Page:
The second reason for using disguise and ambiguity in performance art is to unsettle the audience. The mere act of not knowing who is making which sound compels the listener to try and guess, forcing them to think for themselves and become unwitting participants on the musical event. As they are drawn into the performance they becoming a participant in the process.
Deploying the Ideas in Contemporary Politics…..
All this talk about gestures, ambiguity and disguise may seem at first to be a world away from contemporary politics. But it is not. The concepts have been used for a long time and people versed in the methods of modern art are using them right now! With this brief exposition of the ideas we are better placed to see how it works.
As filmmaker Adam Curtis has described in various documentaries (see this short film for an example), the aim of using ambiguity and disguise is to engender a feeling of powerless. The world seems simply too complex and you are supposed to give up trying to understand it. Curtis has brought to our attention an important exponent of these concepts, Vladislav Surkov who is one of President Putin’s advisers. Surkov is a central figure in Putin’s entourage, helping him maintain power for 15 years. Although ambiguity has been used for centuries, he has deployed the ideas in completely new ways as a direct result of his background in the avant-garde art world.
Surkov has made the approaches I have just described the very stuff of politics. He has effectively toyed with perceptions, stage managing conflict and creating oppositions that seems to undermine politics and social structure. Surkov has reportedly funded both extreme Left and Right Wing movements in Russia and beyond as subterfuge, to keep people guessing. Remember the free musician’s idea of disgusising their sounds so the audience is uncertain as to its origin? Also remember that you are also invited to make your own decision as a partner in the process. But in this environment how can you be sure you have made the correct decision, especially as the next move may be to undermine your choice!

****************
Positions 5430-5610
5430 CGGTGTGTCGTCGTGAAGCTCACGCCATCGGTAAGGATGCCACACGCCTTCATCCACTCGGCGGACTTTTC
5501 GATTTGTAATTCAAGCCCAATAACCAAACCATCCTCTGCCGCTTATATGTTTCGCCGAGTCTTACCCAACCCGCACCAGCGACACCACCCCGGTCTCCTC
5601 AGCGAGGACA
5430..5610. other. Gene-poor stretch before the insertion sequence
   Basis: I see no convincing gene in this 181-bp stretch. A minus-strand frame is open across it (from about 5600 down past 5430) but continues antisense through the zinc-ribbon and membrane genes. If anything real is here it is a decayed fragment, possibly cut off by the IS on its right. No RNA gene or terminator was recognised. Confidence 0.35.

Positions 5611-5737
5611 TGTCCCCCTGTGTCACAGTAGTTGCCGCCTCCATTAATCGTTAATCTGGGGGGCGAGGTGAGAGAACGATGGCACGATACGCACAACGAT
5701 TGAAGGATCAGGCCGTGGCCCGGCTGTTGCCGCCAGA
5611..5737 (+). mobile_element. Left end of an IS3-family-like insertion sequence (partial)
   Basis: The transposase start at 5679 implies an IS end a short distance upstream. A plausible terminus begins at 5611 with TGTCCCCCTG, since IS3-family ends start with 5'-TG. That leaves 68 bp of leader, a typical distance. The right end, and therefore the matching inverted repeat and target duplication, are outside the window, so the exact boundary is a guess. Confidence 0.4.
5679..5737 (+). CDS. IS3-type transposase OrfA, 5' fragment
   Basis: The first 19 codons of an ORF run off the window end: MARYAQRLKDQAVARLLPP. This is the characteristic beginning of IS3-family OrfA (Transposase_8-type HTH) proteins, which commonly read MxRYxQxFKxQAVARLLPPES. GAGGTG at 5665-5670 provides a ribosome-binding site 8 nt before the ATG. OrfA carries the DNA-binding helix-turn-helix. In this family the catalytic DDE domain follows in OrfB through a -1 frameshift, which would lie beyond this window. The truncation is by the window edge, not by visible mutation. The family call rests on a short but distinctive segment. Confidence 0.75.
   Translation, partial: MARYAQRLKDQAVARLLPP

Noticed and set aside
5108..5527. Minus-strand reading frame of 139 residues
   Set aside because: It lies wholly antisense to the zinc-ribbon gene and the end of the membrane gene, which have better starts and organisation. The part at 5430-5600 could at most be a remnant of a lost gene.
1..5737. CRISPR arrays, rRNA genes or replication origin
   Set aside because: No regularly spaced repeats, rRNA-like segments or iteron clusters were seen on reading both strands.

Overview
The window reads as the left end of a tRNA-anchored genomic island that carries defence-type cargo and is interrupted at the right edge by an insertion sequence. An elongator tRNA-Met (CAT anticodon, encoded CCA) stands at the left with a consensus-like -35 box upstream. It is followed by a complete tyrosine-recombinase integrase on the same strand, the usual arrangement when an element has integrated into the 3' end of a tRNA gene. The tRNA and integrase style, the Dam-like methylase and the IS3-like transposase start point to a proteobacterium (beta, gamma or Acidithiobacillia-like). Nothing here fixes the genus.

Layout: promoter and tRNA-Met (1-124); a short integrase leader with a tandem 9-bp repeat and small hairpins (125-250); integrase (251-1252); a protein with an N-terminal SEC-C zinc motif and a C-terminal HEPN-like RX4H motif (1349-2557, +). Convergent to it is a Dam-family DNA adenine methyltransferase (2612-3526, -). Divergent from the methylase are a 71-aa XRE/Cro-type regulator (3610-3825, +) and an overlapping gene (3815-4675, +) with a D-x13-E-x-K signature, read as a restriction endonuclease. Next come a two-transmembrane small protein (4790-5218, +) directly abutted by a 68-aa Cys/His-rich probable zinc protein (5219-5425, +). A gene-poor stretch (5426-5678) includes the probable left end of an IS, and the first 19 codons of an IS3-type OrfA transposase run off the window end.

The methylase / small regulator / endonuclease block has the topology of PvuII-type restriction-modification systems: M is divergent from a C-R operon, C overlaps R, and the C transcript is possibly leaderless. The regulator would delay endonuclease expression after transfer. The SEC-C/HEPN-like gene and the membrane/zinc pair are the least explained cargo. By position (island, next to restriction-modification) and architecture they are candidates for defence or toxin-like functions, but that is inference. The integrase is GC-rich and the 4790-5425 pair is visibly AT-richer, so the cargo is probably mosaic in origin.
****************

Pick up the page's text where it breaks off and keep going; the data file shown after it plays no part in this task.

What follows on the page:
….In Many Countries and Circumstances
As Curtis says:
Everything we’re told by journalists and politicians is confusing and contradictory. Of course, there is no Mr. Surkov in charge [In Britain], but it is an odd, non-linear world that plays into the hands of those in power.
Surkov may be an arch exponent of the new politics of misperception through disguise and ambiguity but remember that the establishment has been using less sophisticated versions of these tactics for centuries. But today the methods are sophisticated. We are told that we live in an age of austerity, that foodbanks are unavoidable. Yet at the same time hundreds of billions of pounds are pumped into the upper layers of the economy to support the stock market and keep asset prices at an unreasonably high level for the wealthy! Similarly we are told that the country has ‘maxed out the credit card’ with the implication that Government finance is like personal finance. It is not, this is simply more misperception so that we cannot really be sure where to apportion blame for the economic mess.
Finally, how many people were really at Trump’s inauguration? Fake news, accusations of fake news and fake accusations of fake news!! Disguise, ambiguity, misperception, multiple interpretation. It’s all in a day’s work for the modern visual and performing artist!